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Insider threats should remain a real concern for businesses as criminals look for ‘easy access’

Insider threats should remain a real concern for businesses as criminals look for ‘easy access’

By AJ Thompson, CCO at Northdoor 

Recent report from the Ponemon Institute highlights this concern with business leaders more concerned about accidental insider threat than hacking

 The threat of employees accidentally giving cyber criminals access to sensitive data remains a real problem for organisations. For years the old adage of employees remaining your weakest link has remained true and a recent report from the Ponemon Institute has backed this up.

The 2020 Global Encryption Trends Study has shown that 54 percent of respondents identified employee mistakes as the top threat to sensitive data, by far the biggest threat with system or process malfunction (31 percent) and hackers (29 percent) following someway behind.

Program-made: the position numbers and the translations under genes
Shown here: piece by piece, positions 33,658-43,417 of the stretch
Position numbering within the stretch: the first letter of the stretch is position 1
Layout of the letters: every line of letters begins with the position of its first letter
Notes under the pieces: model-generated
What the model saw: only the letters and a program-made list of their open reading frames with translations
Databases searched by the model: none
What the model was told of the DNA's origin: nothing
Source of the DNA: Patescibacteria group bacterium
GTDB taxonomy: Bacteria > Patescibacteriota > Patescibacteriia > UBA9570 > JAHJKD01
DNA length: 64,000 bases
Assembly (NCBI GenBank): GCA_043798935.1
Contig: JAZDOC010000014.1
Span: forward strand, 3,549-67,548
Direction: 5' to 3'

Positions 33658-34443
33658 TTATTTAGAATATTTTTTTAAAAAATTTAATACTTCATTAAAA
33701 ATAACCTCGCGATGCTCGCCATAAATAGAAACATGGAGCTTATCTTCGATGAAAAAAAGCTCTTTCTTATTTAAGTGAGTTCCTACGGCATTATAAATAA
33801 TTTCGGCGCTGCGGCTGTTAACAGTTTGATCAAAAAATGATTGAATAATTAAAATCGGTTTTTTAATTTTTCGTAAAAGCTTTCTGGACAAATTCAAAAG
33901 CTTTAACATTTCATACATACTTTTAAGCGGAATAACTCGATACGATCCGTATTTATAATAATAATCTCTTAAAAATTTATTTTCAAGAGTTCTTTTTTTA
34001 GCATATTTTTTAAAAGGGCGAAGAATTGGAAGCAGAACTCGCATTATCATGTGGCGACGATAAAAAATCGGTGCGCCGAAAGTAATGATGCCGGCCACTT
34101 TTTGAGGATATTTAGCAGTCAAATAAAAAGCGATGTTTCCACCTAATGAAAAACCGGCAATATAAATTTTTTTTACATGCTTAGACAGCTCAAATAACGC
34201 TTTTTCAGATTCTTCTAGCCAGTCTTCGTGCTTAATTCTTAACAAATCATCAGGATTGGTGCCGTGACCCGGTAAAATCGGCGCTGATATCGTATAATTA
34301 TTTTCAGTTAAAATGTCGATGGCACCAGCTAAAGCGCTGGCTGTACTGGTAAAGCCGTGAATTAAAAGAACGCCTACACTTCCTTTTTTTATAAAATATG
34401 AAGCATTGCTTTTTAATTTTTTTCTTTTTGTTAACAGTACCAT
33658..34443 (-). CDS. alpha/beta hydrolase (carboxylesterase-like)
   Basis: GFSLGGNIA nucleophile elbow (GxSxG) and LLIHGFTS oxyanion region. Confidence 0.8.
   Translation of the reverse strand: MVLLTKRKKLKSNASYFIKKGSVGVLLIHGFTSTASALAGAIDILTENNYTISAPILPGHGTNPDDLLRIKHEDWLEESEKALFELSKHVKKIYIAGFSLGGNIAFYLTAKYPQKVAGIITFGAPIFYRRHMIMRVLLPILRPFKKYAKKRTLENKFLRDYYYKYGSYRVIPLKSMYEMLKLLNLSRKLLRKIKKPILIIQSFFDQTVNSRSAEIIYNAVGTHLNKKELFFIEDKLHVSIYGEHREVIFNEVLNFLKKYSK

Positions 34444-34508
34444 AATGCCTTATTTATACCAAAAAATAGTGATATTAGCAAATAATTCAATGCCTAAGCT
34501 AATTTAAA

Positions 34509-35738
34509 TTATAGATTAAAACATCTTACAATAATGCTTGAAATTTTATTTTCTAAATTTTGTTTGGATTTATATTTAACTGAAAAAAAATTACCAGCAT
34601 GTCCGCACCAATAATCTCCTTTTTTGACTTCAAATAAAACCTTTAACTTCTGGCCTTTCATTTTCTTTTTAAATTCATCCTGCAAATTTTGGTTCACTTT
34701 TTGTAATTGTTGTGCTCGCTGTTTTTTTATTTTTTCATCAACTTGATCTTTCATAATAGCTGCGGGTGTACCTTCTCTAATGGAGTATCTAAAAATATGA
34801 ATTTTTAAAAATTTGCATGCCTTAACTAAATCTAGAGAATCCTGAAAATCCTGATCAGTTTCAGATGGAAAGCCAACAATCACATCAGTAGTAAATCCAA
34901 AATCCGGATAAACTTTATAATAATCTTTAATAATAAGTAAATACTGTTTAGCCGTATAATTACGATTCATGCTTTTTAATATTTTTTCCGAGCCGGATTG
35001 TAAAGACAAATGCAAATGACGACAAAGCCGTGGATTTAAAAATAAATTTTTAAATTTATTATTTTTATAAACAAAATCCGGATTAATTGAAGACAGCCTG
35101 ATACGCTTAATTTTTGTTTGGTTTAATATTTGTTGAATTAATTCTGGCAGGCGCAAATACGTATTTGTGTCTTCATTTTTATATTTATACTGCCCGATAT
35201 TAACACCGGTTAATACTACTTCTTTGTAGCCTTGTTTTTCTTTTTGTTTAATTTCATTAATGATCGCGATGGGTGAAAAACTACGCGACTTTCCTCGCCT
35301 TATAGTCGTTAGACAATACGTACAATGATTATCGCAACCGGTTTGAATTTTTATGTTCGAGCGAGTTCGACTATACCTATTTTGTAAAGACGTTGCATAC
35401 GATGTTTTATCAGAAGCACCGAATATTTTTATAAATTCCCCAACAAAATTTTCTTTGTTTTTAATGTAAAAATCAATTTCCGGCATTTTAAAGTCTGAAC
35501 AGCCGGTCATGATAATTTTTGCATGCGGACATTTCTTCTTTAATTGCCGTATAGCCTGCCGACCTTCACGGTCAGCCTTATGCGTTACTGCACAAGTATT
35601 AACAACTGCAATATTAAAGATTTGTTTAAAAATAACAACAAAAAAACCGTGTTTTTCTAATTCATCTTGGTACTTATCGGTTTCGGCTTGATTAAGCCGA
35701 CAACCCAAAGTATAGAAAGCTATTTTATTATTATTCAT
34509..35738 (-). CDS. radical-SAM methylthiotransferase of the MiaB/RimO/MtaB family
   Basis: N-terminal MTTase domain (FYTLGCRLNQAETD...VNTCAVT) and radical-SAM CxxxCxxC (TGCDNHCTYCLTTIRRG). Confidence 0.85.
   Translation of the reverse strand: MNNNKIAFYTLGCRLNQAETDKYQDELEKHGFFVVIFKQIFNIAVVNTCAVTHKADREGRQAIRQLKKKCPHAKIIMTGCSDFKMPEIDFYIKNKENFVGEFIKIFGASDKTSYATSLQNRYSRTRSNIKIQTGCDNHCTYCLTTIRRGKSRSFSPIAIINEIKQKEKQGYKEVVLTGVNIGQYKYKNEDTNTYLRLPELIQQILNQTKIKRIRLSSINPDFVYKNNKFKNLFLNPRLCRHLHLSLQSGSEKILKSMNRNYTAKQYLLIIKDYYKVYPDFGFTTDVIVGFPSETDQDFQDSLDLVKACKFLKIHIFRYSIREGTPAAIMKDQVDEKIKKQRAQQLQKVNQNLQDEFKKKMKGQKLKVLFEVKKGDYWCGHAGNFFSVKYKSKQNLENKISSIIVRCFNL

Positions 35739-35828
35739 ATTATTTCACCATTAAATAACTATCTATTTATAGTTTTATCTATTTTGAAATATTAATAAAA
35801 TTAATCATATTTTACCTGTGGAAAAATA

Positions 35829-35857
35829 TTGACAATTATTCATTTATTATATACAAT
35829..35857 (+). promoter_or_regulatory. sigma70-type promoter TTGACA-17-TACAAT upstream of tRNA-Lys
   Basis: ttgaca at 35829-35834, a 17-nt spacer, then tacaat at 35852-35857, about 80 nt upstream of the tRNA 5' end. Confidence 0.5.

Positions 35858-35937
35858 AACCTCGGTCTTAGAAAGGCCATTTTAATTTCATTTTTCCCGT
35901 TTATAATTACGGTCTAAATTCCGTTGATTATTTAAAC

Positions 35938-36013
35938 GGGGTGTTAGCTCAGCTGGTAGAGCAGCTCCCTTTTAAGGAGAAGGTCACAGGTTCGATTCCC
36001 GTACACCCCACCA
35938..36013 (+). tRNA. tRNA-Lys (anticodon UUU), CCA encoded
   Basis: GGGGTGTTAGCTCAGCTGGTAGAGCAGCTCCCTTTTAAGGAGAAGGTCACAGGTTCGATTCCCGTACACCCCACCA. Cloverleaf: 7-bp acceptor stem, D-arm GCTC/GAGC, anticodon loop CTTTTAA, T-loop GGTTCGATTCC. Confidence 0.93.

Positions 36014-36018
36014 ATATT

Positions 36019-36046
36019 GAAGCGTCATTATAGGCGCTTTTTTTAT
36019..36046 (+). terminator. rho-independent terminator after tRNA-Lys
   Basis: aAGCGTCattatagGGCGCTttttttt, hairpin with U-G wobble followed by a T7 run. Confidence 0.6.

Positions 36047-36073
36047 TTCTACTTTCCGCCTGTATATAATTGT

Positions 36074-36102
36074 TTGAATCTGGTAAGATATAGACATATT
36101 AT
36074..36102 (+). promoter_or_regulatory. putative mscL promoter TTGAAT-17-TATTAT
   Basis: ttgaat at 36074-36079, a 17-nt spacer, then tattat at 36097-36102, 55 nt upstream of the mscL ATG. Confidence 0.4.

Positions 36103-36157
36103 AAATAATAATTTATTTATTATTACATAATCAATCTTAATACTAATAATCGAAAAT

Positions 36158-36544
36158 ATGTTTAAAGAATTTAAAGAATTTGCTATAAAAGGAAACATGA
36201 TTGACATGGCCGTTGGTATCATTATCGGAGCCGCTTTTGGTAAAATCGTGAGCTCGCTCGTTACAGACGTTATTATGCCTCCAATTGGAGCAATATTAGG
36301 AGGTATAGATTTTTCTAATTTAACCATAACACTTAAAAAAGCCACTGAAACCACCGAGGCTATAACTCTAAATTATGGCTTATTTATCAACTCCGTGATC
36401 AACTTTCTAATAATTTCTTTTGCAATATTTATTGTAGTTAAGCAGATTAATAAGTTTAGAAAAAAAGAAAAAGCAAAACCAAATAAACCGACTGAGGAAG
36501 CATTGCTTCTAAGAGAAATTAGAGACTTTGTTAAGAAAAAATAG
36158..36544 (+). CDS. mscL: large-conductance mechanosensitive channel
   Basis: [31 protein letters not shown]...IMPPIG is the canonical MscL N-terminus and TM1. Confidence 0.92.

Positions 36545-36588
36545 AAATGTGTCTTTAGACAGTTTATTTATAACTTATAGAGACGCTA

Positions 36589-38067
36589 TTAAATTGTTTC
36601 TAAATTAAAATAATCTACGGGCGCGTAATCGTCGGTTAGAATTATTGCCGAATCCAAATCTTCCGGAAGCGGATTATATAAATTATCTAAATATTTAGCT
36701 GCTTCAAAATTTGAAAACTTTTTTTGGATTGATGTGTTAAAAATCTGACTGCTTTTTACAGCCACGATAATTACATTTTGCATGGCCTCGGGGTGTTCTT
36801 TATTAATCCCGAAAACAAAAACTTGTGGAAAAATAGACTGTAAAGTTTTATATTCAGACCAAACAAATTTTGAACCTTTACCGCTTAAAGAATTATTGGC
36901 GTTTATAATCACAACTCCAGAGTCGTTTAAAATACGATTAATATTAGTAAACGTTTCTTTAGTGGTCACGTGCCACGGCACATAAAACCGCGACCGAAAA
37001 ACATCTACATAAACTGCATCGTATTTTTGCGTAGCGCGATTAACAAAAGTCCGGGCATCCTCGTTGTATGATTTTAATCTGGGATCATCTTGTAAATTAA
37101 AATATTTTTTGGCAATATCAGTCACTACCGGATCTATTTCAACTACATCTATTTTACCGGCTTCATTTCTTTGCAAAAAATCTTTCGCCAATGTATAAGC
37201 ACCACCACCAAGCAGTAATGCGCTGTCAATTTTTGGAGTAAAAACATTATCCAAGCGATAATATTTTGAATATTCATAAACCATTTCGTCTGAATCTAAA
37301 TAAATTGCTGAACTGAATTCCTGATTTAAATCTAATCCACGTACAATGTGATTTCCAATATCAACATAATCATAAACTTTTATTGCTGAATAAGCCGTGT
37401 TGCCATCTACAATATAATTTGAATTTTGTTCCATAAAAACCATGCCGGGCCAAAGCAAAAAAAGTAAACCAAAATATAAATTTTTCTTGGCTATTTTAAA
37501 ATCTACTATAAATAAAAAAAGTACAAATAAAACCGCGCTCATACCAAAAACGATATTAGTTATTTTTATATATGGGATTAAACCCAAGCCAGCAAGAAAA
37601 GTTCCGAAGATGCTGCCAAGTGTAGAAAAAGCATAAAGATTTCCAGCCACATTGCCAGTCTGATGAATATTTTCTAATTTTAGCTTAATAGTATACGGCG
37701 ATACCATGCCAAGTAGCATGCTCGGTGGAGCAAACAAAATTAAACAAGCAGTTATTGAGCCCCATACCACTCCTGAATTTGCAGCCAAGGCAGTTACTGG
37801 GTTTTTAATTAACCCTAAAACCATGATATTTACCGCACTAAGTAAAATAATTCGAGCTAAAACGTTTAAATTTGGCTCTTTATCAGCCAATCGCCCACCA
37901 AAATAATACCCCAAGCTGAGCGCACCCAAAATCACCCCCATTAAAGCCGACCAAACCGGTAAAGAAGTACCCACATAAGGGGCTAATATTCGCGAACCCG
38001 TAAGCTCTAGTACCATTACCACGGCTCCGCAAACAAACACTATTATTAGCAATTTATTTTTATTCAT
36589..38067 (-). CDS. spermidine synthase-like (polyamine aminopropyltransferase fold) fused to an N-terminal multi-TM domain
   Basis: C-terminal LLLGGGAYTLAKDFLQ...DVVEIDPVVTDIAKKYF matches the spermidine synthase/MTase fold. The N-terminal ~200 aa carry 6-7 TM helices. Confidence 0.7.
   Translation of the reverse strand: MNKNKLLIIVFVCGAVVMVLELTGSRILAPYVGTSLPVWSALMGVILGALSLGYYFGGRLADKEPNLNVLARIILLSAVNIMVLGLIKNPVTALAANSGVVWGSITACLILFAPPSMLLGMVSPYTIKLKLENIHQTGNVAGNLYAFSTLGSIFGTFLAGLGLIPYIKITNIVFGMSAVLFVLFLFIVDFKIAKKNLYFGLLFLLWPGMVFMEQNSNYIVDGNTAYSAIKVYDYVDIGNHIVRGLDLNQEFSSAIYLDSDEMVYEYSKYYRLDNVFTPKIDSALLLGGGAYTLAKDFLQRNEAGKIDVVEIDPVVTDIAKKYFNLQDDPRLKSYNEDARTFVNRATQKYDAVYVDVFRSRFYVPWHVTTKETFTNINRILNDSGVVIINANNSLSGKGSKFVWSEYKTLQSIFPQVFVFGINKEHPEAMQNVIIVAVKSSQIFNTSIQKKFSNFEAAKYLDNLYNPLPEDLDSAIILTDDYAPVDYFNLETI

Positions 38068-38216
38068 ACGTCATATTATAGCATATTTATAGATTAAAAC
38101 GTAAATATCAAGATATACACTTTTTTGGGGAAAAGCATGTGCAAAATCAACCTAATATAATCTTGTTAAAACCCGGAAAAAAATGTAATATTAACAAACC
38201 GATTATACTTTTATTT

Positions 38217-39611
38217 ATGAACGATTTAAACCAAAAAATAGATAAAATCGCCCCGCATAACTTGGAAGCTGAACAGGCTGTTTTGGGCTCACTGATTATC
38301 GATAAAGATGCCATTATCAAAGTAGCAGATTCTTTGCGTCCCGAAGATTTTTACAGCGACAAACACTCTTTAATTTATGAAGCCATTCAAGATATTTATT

The fact that employees remains the biggest threat is a real issue. It means that employees have not fully embraced or learnt to take security practices seriously, organisations have not effectively communicated the importance or cyber criminals have continued to enhance their weapons to gain access. It is of course a mixture of all of these things, but organisations have to find ways to better protect sensitive data from this threat. The stakes have never been higher.

The cost of the Insider Threat and data exposure

The importance of protecting data is now so high profile, any loss of data is a national story. The public, politicians and regulators now have such a good understanding of the value of data that every company holding data is under huge scrutiny.

The financial cost is bad enough. Again, the Ponemon Institute in its 2018 Cost of Insider Threats study showed that the average cost of an insider-related incident is around $513,000, with insider-related incidents costing companies up to $8.76 million a year. It is not just a financial concern though.